Theses Master's

Community Led Disaster Planning: Lessons Learned in Red Hook, Brooklyn Post Superstorm Sandy

Hewes, Daniel

New York City has long operated under the perceived low risk of severe hurricanes impacting the major city. In late October of 2012, Superstorm Sandy struck with ferocious intensity and exposed many weaknesses on multiple levels, from city to the federal government. As far back as 2007, New York City has been publishing groundbreaking and forward thinking long-term sustainability reports to deal with the threat of climate change on the city, and the impact it will have on various stakeholders. This thesis will examine the key points of three of the major reports, and identify to what extent areas in which vulnerable community stakeholders were involved. PlaNYC, A Stronger, More Resilient New York, and the Hazard Mitigation Plan all have attempted to plan for the long term across numerous hazards and risks that the city faces. The destruction that Sandy caused in the Brooklyn neighborhood of Red Hook epitomized the failures on multiple levels of city's response. At the same time, it became a case study for community led disaster response in the face of great neglect for some of New York's most geographically and socially vulnerable population.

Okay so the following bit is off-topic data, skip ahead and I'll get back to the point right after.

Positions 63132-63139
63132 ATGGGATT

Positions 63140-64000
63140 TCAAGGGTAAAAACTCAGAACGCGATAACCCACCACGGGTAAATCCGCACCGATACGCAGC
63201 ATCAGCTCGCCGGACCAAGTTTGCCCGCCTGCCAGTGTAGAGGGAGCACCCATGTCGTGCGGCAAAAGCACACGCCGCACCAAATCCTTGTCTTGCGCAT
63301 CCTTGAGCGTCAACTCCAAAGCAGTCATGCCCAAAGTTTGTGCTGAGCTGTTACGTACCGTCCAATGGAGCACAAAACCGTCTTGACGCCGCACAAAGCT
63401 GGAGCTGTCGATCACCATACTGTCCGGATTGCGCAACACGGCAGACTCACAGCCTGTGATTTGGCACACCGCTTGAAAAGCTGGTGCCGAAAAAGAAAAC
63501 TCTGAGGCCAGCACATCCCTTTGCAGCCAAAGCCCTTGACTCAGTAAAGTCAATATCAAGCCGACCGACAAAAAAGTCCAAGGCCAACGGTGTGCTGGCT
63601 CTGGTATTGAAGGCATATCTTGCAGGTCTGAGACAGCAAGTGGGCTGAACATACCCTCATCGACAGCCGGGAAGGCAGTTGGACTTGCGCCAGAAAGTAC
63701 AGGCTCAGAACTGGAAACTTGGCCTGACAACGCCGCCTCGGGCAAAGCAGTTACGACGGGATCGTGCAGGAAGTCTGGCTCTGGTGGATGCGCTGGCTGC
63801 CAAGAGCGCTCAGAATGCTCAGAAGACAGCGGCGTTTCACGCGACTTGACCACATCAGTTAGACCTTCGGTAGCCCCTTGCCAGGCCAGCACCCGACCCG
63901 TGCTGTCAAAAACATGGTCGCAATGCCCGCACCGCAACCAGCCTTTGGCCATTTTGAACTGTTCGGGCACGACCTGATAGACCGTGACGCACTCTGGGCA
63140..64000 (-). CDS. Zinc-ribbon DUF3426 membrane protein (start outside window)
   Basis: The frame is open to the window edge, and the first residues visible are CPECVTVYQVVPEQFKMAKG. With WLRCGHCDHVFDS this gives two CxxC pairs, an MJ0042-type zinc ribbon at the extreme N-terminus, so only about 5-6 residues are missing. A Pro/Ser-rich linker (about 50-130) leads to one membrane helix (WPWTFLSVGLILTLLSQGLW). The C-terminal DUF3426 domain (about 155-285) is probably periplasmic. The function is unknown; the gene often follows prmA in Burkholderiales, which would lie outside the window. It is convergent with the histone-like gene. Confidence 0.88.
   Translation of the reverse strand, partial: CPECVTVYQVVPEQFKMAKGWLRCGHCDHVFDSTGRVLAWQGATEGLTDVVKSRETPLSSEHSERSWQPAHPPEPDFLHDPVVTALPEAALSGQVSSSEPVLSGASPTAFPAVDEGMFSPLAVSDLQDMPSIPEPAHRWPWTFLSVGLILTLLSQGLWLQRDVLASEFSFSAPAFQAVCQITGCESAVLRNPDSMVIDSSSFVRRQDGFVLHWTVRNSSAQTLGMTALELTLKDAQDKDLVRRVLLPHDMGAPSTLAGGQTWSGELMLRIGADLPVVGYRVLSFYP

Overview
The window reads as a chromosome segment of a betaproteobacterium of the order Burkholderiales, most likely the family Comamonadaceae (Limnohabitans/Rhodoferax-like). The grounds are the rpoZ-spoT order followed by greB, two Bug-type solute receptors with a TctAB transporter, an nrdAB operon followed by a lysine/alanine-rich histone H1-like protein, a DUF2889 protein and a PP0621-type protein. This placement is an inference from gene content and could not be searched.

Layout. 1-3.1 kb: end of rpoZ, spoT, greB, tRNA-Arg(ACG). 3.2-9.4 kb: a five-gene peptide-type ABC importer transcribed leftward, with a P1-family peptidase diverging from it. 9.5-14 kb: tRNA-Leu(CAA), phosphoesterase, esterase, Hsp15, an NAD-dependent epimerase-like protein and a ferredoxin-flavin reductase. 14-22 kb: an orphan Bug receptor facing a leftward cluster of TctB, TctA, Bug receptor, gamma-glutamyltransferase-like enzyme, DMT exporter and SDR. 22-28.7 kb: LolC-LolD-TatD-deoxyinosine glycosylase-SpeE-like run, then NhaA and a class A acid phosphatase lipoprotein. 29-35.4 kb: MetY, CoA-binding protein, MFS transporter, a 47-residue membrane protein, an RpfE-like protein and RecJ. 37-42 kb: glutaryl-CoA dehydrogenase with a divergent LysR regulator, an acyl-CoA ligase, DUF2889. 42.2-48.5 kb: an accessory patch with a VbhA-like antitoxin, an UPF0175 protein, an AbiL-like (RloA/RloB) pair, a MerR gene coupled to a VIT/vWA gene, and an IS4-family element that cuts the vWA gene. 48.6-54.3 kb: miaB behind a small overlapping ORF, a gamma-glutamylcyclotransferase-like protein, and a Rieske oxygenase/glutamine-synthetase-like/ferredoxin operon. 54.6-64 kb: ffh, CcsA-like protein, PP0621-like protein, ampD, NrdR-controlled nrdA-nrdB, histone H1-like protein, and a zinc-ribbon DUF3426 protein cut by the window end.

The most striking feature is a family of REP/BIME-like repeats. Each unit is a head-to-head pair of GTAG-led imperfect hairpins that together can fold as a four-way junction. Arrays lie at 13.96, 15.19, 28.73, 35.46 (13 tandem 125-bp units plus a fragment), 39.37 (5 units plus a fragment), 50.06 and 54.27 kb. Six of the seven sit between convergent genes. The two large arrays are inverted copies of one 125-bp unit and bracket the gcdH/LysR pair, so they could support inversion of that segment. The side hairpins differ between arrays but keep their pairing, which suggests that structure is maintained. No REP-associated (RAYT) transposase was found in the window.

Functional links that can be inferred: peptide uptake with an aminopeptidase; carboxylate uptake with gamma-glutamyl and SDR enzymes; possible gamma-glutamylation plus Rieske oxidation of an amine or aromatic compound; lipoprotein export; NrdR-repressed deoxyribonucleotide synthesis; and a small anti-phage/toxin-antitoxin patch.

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More About This Work

Academic Units
Urban Planning
Thesis Advisors
Freeman, Lance M.
M.S., Columbia University
Published Here
July 16, 2015